Portraits illustrate the dangers of toxic chemical exposure

On Tuesday 13 November at 7 pm, the Lyric Theater and Cultural Arts Center will host a photography exhibition focused on Kentucky women. Titled “Burden of Proof: Living with Toxic Chemicals,” the exhibit features portraits of three grassroots activists who are advocating for policies that would reduce women’s exposure to toxic chemicals.

Kentucky photographers captured images of three Kentucky women who link their health problems, or that of their families, to environmental root causes.  The exhibit is designed to help convey their stories on film and foster dialogue with Kentuckians on the need for industry and policy action that can improve our health.

Guest speakers at the event will include other notable African American women taking action on environmental health and justice, including Eboni Cochran of the Louisville environmental justice group REACT, and Monica Unseld, PhD, health advocate and an expert in endocrine disrupting chemicals.

Elizabeth Crowe, executive director of the Kentucky Environmental Foundation (KEF), believes the exhibit will help raise awareness about the subject. “These women are claiming their rights to both a healthy body and a safe environment for their kids and grandchildren,” she says.

According to a study released in 2008, at least two hundred toxic chemicals are present in the umbilical cords of pregnant women. Exposure to these chemicals comes from contact with every day products, including canned foods, cleaning supplies, cosmetics, shower curtains, furniture and computers. Numerous studies have concluded that the chemicals accumulate in the body and are associated with skyrocketing rates of breast cancer, reproductive diseases, autism, asthma and other diseases.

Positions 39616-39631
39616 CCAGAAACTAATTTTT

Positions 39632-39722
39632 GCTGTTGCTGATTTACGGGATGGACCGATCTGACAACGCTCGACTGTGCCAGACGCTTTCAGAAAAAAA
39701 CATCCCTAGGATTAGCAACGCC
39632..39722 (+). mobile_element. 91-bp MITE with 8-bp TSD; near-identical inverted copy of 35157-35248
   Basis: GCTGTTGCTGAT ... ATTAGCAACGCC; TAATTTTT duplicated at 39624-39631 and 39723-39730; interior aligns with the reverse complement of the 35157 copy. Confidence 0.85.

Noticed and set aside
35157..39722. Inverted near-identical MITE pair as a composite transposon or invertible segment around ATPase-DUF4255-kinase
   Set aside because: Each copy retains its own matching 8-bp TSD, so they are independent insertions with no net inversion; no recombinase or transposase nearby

African-American communities are often at a greater risk for health problems from exposure to chemicals through products and from exposure to pollution from chemical or fossil fuel facilities. For example, studies show that African-American women have higher levels of the chemical Bisphenol-A (BPA), and cosmetic products designed for African-American women are linked to reproductive system disorders.  A recent report from the Harvard School of Public Health showed that after being diagnosed with breast cancer, which is linked to toxic chemical exposures, fifty percent of African-American women are more likely to die from the disease than white women.

“As a black woman, these statistics hit very close to home for me,” says KEF Community Educator Andrea Watts James, from Lexington. “We’re trying to spread the word in that we need to be careful what we bring into our homes, and also that we can work together for safer, healthier solutions.”

The event is free and open to the public and will feature light refreshments. “Burden of Proof” is sponsored by KEF and a grant from the Kentucky Foundation for Women, and will run through the Lexington Gallery Hop on November 16th.

 

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